Greenwood's arsenal of highly portable gear plays a large part in her ability to easily manage the nearly 4,000-acre land base she grazes year-round. This mobile toolkit includes a variety of fencing equipment including braided fence wire, fiberglass posts, geared single reels, and a portable solar-powered fence charger equipped with deep-cycle marine batteries. Additionally, the herd's water needs are supplied by 100-psi poly-pipe fitted with plastic fittings and valves, portable tanks, and a solar water pump. Greenwood transports all of these materials are easily with her ATV.
While Greenwood admits her days are not always easy, she enjoys the challenge.
"Some days are one or two hours. Some days, it's going to be 14-hours if something goes wrong," she says.
In her early days on the job, Greenwood notes many of the challenges she encountered were from lack of experience such as getting forage assessments wrong or dealing with bovine escapees. Now two years in, she says it happens less and less.
"Now if something occurs, I just take my time," she says. "I observe the 'slow is fast' approach, but it's taken me a long time to get there."
Like any good manager, Greenwood continues to improve. Recently, she started a herd journal to report observations she makes in the field. Doing this, she says, keeps her conscious of how much time she spends on each task and allows her to keep a record of the changes she notices in both the landscape and the animals under her care.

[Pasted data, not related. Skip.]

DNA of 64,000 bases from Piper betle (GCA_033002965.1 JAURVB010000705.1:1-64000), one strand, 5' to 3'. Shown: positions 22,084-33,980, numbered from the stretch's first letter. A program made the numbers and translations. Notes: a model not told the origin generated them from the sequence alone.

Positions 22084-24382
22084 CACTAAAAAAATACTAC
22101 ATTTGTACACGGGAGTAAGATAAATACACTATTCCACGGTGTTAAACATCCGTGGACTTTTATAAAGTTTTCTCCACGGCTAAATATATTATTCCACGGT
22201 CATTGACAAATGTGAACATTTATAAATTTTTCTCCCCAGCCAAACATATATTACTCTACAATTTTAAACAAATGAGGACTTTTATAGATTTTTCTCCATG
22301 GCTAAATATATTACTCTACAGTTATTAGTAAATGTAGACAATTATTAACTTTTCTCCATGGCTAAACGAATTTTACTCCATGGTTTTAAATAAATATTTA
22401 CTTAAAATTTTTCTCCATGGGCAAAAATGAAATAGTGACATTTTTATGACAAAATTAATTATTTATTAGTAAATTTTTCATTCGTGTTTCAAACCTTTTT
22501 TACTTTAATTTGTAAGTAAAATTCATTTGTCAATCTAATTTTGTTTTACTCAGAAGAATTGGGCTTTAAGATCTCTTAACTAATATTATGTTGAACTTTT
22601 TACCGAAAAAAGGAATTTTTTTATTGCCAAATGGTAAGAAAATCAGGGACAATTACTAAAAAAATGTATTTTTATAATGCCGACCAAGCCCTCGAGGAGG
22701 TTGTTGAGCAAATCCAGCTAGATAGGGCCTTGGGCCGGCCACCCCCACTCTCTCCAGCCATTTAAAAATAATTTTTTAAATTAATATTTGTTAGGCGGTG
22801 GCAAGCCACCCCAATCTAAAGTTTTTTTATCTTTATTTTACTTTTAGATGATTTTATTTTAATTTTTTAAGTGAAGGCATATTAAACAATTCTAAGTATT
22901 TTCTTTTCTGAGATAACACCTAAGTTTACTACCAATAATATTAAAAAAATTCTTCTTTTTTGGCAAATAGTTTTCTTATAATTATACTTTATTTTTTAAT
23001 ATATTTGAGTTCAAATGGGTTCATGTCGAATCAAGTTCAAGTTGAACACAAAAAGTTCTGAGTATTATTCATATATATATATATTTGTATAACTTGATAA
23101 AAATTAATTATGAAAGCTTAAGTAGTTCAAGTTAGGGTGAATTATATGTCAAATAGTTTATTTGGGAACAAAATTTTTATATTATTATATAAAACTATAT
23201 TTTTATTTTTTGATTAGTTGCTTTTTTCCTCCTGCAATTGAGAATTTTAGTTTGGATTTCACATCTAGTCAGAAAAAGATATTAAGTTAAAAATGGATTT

Along with the herd journal, Greenwood tracks ecological conditions in the pasture with photo monitoring. Additionally, she uses software such as Google Earth Pro to plan grazing and map pastures, as well as Basecamp to communicate pertinent information and share files with preserve employees.
Of all her experiences, however, Greenwood notes, one particular thing has stood out as having the greatest impact on her success as a grazier and herd manager - learning from others in her field.
"For my own peace of mind, the feeling of support and camaraderie has been big," she says. "We can talk about and share our problems. We don't have to be on our own."
Greenwood took this concept one step further earlier this year, creating the "Get it, Grazier" group on Facebook in August 2016.
"We know that ranching needs to adjust and evolve through a changing landscape, market, and climate," she articulates. "I found as someone coming at it from a primarily ecological motivation, there weren't a lot of places for me or others to be amateurs. That's what the grazing group is about. It's about creating that space."
The goal in this group, Greenwood stresses, isn't about being the expert or the smartest one in the room. Instead, participants are asked to practice humility, ask good questions, and be open to answers. It's in this state that the real learning can happen.
On top of sharing ideas, Greenwood says developing her holistic context, being clear about her goals, and setting realistic expectations for her daily life have also assisted her in getting where she is today.
"The main thing is to have learning goals, even if they're big," she says. "Also remember, no amount of books or workshops can make up for just being on a piece of land with animals day in and day out."
Keep up with Greenwood's grazing adventures by visiting her website and following her on Twitter. For those interested in learning more about regenerative grazing, join the "Get it Grazier" group on Facebook.
Authored by Jesse Bussard, an agricultural writer based in Bozeman, Montana. Photography by Sage Berx and Stephen Smith.